August 3, 2006 |
AS happens when households move and lives are packed and unpacked, Roger Manning unearthed some personal artifacts while boxing up his life to move into a new house a few years ago. They were songs -- or, rather, ideas for songs, sketches, collections of chords and melodies.
June 9, 1996 |
With Jellyfish, Roger Manning borrowed from Burt Bacharach and Badfinger to cook up a virtual acid trip to Candyland. Now Manning and fellow Jellyfish veteran Eric Dover let all their self-indulgent guitar choogling hang out with the mightier Imperial Drag. Heavy on baroque, Zeppelin-esque riffs, majestic Freddie Mercury vocals, steely psychedelia and arena-glam bonbons, this debut overcomes its unsteadiness to flat-out rock.
July 26, 1993 |
Fans of good hooks, lines and sinkers couldn't land better seafood than Jellyfish. Surely the generation that belatedly took "Bohemian Rhapsody" to No. 1 can find some similar use for this quartet, which plays an unapologetic retro-pop so splendid it makes you want to take back every bad thing you said about the '70s and start raving about the decade as a musical high-water mark. Fightin' words?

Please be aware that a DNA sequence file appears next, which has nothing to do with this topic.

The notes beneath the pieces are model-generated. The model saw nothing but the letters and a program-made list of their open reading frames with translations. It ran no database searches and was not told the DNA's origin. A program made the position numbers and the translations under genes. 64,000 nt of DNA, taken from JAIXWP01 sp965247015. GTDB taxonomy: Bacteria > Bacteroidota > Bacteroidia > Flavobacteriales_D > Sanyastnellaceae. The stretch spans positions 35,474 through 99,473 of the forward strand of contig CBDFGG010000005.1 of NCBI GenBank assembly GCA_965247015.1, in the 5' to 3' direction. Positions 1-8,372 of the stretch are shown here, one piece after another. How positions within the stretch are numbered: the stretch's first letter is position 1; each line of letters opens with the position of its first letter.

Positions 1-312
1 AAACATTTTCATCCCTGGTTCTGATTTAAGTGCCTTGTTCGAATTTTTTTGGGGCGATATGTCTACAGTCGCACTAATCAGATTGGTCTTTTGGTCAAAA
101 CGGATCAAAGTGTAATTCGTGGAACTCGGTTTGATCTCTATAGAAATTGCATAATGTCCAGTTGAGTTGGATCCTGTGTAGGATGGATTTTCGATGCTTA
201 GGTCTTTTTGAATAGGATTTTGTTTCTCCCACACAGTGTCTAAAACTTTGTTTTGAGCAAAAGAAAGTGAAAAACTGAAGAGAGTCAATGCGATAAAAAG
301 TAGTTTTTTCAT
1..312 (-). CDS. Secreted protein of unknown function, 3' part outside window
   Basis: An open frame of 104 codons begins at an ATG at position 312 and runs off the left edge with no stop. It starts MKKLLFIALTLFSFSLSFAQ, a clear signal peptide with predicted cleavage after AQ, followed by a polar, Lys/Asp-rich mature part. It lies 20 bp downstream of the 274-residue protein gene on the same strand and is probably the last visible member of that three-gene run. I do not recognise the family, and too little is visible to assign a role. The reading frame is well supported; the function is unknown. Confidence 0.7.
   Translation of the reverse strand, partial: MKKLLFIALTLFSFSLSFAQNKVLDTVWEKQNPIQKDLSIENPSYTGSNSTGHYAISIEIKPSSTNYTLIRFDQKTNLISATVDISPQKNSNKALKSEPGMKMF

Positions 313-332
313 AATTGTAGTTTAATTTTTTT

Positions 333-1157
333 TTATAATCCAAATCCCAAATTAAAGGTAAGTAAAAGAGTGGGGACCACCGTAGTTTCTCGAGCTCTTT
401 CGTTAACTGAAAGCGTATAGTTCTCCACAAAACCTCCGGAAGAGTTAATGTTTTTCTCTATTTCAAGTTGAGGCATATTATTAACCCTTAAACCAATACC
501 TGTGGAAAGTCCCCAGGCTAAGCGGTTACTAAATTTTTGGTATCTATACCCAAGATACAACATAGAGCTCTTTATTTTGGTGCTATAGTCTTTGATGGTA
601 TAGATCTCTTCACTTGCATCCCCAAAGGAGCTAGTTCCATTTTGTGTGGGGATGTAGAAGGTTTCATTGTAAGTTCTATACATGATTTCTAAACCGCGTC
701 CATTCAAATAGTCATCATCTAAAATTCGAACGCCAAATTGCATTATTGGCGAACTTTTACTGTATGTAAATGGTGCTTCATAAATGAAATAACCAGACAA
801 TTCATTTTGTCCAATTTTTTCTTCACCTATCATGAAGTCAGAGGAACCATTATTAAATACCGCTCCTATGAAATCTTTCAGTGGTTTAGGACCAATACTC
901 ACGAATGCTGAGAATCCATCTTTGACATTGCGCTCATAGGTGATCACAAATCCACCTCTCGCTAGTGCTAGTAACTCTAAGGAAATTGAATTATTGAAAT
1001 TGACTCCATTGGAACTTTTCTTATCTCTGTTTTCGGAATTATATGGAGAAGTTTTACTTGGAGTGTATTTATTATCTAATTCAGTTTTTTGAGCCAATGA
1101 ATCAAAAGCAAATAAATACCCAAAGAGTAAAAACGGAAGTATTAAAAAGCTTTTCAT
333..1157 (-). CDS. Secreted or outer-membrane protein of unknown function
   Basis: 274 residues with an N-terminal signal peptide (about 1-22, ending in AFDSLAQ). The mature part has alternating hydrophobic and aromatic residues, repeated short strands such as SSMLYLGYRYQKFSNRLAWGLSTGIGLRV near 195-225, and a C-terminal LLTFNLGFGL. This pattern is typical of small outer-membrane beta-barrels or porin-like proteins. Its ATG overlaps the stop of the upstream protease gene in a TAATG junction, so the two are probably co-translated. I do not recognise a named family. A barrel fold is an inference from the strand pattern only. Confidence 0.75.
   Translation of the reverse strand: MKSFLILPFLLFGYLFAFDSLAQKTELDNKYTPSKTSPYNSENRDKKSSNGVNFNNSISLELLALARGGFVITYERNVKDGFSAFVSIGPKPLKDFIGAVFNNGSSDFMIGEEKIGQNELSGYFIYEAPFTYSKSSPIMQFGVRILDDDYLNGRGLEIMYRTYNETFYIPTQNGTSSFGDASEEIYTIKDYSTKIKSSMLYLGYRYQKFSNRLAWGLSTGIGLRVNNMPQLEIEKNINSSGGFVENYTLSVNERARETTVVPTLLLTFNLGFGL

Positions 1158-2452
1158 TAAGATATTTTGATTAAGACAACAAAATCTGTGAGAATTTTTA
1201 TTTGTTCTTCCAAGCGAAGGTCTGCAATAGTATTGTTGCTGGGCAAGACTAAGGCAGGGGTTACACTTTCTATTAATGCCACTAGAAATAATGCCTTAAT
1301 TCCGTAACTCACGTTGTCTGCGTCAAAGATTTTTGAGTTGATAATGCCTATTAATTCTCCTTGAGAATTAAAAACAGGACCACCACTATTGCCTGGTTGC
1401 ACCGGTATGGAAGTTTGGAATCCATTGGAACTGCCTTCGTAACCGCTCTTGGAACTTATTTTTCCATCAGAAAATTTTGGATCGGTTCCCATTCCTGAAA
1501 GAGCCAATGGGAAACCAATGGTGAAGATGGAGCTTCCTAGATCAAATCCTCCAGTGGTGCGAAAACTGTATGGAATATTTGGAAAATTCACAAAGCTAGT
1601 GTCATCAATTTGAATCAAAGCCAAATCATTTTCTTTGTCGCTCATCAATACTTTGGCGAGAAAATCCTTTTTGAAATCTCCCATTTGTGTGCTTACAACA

September 11, 2003 |
It started in 2000 as a goof -- three friends, Jason Falkner, Brian Reitzell and Roger Manning Jr., fashioning a soundtrack to "Logan's Sanctuary," an imagined sequel to "Logan's Run." Now the trio, doing business as TV Eyes, has a finished-though-untitled album being shopped to labels and a visuals-laden stage show that premieres Oct. 1 at the Troubadour. "It started out as an homage to a certain era," Falkner says. "It's the late '70s and '80s, very British and electronic and synthy."
February 21, 1991 |
Little darlings, it's been a long, cold, lonely winter. In short, early '91 has been a season in which we could all use a little Beatlesque cheer. Paul McCartney's tour has come and gone; George Harrison is still stage-shy. But here comes Jellyfish, a new San Francisco band whose Beatles-derived pop and lighthearted thrift-shop fashion sense figure to bring around a little sun.
September 15, 1993 |
The program for San Clemente Community Theatre's "Two by Twain" credits the adaptation to actor David Birney. Birney's version of Mark Twain's "Diaries of Adam & Eve," the larger portion of the evening, and the short "Noah and the Bureaucrat" are known entities. Before these two, however, there is a silly prelude in which a Master and Mistress of Ceremonies sprinkle Twain epigrams between hesitant vaudeville soft-shoe steps and self-conscious poses.